Returning to the minister's illusions, COSLA estimates that the underfunding of new burdens and the underfunding of year-on-year increases will cost local government £340 million. If we subtract that from the £210 million surplus, we are left with a deficit of £130 million.
Minister, the time for smoke and mirrors is over. Next year, we need to discuss real figures and not the hype that the minister brings to the debate. Nobody believes that the Executive is producing more money. COSLA does not believe it and, when the council tax bills go through people's doors in a few months' time, the people of Scotland will not believe it either.
I have a lot of ground to cover and, although I will be as quick as I can, I start by once again expressing my concern that we only have an hour and a half for such a vitally important and contentious debate. That seems ludicrous when, this morning, we had an hour extra that we did not need or use to discuss a bill on which the whole chamber was agreed.
When we come to finance discussions, I always reflect that the last two Scottish Executive budgets have resulted in underspends of £435 million and £718 million. The clear implication is that the Scots are paying too much tax and the Executive cannot find ways to spend the money. I can think of at least two obvious ways.
First, we could consider ways of reducing or preventing increases in the tax burden, specifically the council tax.
I am always keen to support a tax cut but I am aware that a Labour and Liberal Democratic Executive will always favour a tax increase. After all, both Executive parties and the SNP are stuck firmly in the belief that they, as politicians, know better how to spend the public's money than the people do.
Mr Rumbles will get his chance. If I get on a bit, I will come back to him.
If the Executive parties cannot bring themselves to cut tax, why do they not directly resolve some of
Not at the moment.
This is just another way for the Scottish Executive to achieve the chancellor's aim of increasing the tax burden without touching income tax levels. It is another stealth tax. With the money available from the underspend, the Executive could easily prevent some of the worst council tax increases, or give the councils genuine flexibility in the use of the money that they have available.
Before I hear complaints from the Labour and Liberal benches, I should say that I know that the Executive is claiming huge increases in council grants—in the Local Government Committee yesterday the minister described them as massive—for the coming year of up to 11 per cent. However, when one examines closely the funding available, it is clear that it is window dressing. The headline figures are high, but a large proportion of the increase is simply a transfer of existing ring-fenced funding into revenue support grant or is swallowed up by new burdens and the need to spend on the nationally agreed McCrone settlement. The 11 per cent increase is not new money and COSLA estimates that the actual increase in available funds that councils have discretion over is more like 3.6 per cent—that is £211 million rather than £646 million.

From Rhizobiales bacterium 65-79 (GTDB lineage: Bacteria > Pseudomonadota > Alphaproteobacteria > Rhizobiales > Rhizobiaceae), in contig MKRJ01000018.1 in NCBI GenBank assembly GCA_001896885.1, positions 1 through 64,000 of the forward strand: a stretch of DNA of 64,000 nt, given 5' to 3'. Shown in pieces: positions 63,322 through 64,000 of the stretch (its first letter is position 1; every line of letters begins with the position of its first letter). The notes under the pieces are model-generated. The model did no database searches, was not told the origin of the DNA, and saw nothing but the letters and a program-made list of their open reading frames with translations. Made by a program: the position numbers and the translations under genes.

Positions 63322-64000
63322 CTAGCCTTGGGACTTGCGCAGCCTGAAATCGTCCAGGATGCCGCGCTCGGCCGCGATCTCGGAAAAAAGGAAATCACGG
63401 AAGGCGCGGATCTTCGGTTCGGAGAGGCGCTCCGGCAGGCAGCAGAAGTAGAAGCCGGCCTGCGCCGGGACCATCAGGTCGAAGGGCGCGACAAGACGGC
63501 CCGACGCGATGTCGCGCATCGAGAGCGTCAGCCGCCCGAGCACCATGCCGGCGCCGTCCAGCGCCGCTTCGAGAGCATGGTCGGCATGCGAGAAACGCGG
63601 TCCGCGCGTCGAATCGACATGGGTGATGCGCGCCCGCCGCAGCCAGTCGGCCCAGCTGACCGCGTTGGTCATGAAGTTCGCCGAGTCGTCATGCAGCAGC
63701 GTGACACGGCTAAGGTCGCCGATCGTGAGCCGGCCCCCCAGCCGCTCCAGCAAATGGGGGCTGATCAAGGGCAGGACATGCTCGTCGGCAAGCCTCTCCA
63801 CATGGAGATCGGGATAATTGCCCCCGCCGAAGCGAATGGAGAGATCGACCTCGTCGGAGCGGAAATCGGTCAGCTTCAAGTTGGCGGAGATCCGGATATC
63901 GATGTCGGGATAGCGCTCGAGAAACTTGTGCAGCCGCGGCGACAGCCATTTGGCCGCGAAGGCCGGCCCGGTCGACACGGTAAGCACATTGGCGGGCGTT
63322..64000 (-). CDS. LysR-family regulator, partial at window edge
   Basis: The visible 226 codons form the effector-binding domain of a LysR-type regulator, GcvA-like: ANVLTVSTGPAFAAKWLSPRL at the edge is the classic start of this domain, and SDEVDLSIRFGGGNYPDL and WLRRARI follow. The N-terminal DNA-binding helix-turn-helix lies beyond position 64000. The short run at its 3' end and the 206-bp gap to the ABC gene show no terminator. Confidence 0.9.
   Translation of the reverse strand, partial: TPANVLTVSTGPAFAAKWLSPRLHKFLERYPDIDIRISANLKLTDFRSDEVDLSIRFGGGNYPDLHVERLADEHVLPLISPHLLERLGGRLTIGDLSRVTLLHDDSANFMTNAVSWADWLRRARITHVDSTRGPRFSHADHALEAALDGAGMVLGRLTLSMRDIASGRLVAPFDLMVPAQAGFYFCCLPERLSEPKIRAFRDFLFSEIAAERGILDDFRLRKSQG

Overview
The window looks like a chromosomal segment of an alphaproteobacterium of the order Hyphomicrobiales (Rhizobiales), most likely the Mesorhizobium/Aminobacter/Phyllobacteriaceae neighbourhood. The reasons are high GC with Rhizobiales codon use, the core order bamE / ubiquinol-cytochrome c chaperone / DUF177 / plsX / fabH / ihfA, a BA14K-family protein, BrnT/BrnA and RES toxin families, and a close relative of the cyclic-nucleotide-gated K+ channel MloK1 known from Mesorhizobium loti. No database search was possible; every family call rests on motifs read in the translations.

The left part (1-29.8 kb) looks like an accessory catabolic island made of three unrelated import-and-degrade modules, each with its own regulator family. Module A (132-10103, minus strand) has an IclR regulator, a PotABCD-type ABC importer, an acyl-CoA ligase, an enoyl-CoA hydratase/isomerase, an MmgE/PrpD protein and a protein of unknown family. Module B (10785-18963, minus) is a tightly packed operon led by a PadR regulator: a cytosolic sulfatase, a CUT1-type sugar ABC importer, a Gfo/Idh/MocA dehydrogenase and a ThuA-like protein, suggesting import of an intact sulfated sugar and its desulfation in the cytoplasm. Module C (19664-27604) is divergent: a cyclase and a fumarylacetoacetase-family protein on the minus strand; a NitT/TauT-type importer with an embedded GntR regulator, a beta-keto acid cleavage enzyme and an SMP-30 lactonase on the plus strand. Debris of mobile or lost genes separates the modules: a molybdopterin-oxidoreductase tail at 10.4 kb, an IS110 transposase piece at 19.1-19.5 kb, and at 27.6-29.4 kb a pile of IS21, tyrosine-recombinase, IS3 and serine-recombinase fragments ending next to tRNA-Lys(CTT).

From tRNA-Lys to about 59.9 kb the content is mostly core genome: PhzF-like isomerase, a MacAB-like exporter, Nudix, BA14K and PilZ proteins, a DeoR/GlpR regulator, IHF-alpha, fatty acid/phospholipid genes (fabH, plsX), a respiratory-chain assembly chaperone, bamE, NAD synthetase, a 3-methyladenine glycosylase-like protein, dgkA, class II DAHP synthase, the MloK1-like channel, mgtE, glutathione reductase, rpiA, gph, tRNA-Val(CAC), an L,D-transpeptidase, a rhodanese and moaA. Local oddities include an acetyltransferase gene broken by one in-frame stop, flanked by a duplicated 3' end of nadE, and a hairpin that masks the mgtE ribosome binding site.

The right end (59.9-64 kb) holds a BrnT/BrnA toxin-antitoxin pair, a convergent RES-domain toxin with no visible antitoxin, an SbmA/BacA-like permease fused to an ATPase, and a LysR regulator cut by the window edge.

If the settlement is as generous as it is claimed, why are councils throughout Scotland cutting services? Fife Council is closing animal centres. Far from giving power back to the councils, the minister has simply tinkered at the edge of ring fencing and has left the councils with little option but to follow the Executive's agenda. The councils still have to provide the same service and the Scottish Executive has retained local outcome agreements and statutory powers to ensure that they do. Again, COSLA provides a helpful analysis: COSLA is clear that 30 per cent of local
It is no use the minister giving us a different figure and talking about the removal of ring fencing in a few minor areas. The evidence shows clearly that even in the areas where ring fencing has, in theory, been removed, ministers have failed to address the fundamental problems and have boxed in councils once again. What is the point of removing ring fencing if one does it only where the service must be provided by statute, where the service is such that no council would make cuts and many would want to spend more than the ring-fenced grant or where it can be done only after binding agreements with the Executive are put in place?
If the Executive wants future settlements to be welcomed, it must make some vital changes of principle. We must stop milking the taxpayer through central Government-inspired council tax increases of more than double the rate of inflation. Let us give councils the freedom that they require to resolve their core service needs. We should let local people make choices through local democracy. If councils make huge council tax increases, local voters will know what is going on and will give the politicians their verdict on the tax level at the next elections. The change is not just about finance but about the principle of accountability in local government. It is too late this year, but let us ensure that future financial settlements play their part in restoring accountability and democracy in local government.